Rehabilitation and Reconstruction in Kerala in the aftermath of the Destructive Floods of August 2018 – Request for Donations/Contribution


Reaching Help to the Victims of Floods and Landslides in Kerala State

The people of the State of Kerala in South India are undergoing  untold miseries on account of the torrential rains that led to flooding of large numbers of towns and villages in almost all the districts of the State.  Nearly 400 people have already lost their lives and more 3 lakhs of people have had to leave their homes and belongings and seek shelter in temporary relief camps.  This calamity is turning out to the worst that the State has experienced in the last more than hundred years. Large numbers of people have been trapped in places surrounded by flood waters from where they are still to be rescued.  Thousands of such marooned people are without food, water, essential medicines  etc. for the last three to four days.  Food, water and medicines are yet to reach the thousands of relief camps in adequate quantities.

As an organization working for the protection of environment and for empowerment of people especially deprived and disadvantaged sections of people, our volunteers are presently engaged in arranging and reaching such essential items to the people in such relief camps in Kerala.   We solicit all concerned people’s help and assistance for these efforts.  Those interested in sending donations / contributions may do so.  Please click here to donate to this cause.





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by shortlisting us as one of the nominees for the GREEN GLOBE AWARD for   OUTSTANDING CONTRIBUTION BY AN NGO.

In this the Green Globe Foundation honoured out initiative of Strengthening environment awareness and education among school children and the general public in the NCR Region.

We indeed feel honoured to get recognition to our dedication and commitment to address the issue of environment degradation plaguing our society in the current day and age.

The award was jointly given by the United Nations Environment Programme (UNEP), The Energy and Resources Institute ( Teri) and Vizcraft International on 02nd February 2012 at Hotel Taj Continent, New Delhi.


Seminar on ‘Sustainable & Innovative Solutions for Water Woes’

New Delhi; March 28, 2011: Water is one of the most essential components for the existence of life. However, rapid development and industrialization has lead to pollution and depletion of water resources. If some concrete measures are not taken for conservation and effective utilization of water, day will not be far behind when human life will come to an end due to scarcity of water. As an endeavour to address these and many more such concerns, a National Seminar on “Sustainable & Innovative Solutions for Water Woes” was organized today by the Department of Civil & Environmental Engineering (DCEE) of Delhi Technological University (DTU), in association with Green Institute for Research & Development (GIRD).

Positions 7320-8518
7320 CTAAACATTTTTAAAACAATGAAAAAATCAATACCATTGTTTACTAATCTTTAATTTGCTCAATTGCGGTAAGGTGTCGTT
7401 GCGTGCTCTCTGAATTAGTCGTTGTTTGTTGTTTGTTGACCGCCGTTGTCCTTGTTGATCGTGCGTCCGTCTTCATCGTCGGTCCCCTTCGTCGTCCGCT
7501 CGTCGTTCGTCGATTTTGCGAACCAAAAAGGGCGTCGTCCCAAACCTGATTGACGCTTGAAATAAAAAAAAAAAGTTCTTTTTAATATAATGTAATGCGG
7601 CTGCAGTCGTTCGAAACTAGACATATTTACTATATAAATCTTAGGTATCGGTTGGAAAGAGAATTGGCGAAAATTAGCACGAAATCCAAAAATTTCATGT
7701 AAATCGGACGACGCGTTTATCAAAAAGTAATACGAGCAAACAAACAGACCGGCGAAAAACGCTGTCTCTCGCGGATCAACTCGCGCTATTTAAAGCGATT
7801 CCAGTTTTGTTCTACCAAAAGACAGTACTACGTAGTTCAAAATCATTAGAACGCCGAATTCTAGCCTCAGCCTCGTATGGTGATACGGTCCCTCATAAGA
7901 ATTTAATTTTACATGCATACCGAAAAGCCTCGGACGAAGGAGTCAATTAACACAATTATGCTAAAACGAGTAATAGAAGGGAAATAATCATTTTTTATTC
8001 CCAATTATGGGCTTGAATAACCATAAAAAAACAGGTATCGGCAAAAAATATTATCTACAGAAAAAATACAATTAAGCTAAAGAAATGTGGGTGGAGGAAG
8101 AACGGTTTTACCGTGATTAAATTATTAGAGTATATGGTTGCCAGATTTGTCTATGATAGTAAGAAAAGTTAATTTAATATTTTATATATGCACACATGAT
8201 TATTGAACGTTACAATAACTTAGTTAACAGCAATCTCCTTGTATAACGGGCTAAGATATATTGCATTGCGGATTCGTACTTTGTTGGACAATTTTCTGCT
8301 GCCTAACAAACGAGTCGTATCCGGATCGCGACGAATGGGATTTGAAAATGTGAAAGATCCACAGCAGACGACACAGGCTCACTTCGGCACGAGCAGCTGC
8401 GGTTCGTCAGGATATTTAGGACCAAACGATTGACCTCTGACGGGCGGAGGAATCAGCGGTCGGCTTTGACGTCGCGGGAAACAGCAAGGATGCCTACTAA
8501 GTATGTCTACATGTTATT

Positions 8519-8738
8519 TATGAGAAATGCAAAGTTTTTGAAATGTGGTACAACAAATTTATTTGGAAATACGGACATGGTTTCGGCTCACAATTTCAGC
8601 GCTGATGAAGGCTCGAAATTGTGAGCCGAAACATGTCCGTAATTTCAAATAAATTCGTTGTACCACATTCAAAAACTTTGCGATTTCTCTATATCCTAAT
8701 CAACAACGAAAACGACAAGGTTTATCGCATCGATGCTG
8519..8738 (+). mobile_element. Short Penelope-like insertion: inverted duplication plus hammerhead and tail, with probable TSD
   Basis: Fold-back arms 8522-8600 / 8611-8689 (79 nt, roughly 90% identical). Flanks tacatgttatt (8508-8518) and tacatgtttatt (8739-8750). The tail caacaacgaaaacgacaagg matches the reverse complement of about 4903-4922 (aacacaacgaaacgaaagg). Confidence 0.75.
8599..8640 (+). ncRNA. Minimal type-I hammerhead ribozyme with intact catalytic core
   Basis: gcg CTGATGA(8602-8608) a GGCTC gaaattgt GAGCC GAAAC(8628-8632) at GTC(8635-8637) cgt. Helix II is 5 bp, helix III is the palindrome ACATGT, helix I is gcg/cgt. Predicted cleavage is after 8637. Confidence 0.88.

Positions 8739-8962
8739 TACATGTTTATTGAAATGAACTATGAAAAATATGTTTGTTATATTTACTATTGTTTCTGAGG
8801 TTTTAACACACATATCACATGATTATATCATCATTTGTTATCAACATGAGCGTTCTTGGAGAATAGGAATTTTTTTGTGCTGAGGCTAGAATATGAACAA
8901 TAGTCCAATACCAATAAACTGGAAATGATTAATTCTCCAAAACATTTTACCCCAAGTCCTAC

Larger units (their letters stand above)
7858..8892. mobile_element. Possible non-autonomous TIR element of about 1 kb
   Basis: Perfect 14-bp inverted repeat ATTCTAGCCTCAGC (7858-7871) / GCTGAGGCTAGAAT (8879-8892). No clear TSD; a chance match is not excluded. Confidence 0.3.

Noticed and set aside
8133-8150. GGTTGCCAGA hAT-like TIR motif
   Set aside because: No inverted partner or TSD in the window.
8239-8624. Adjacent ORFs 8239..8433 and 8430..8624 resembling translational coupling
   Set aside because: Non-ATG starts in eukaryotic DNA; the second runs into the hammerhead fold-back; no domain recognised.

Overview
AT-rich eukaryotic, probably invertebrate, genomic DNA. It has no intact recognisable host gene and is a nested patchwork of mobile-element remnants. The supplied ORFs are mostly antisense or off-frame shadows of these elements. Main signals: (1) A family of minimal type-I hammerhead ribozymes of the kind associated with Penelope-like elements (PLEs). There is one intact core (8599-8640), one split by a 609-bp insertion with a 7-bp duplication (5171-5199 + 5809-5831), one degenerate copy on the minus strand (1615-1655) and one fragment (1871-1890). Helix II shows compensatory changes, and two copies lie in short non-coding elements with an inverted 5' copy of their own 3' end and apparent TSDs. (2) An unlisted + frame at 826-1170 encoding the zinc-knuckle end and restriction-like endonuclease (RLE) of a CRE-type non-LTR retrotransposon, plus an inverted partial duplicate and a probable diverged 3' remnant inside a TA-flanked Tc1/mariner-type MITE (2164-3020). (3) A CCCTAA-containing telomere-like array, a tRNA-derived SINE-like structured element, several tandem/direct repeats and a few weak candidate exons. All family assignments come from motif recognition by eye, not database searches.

Inaugurating the seminar, Prof. S.P. Gautam, Chairman, Central Pollution Control Board, Ministry of Environment and Forest, Govt. of India said, “Bin paani sab soon (there is no life without water). We need to have a fine balance between water and environment for sustainability. There is nothing like waste water, we need innovative technologies for conserving, recycling and reusing the same water.” Prof. Gautam also released a souvenir on ‘Sustainable & Innovative Solutions for Water Woes’ on the occasion.

The keynote speaker for the day was Prof. V. Subramanian, Professor Emeritus, School of Environmental Sciences, Jawaharlal Nehru University, who gave a global scenario of water availability. “90% of the water available on Earth is in the form of oceans and a small proportion is available for human usage out of which 67% is used for agricultural purpose, 9% for households and about 6% for manufacturing and mining activities. One of the ways to resolve water problems is storage. Our storage capacity is one of the lowest in the world, even though we have rivers which overflow during monsoon,” he added.

The seminar also highlighted that about 750 million gallon sewage is generated in the Capital every day, out of which only 48% is treated and rest 52% is discharged to the drains from where it reaches Yamuna. The Vice Chancellor of DTU, Prof. P.B. Sharma informed, “We at DTU are taking concrete measures to reduce our dependency on water supplied through MCD and have established a Domestic Waste Water Recycling Plant’ of 30,000 litres capacity, to treat the waste water collected from hostels and other buildings of the University and reuse it for horticulture purpose. The challenge is to sustain DTU’s water table in the long run and encourage water harvesting and recycling at the campus by adopting innovative ways. We do not believe in only preaching but also practicing.”


We intervened to help Kosi river flood victims

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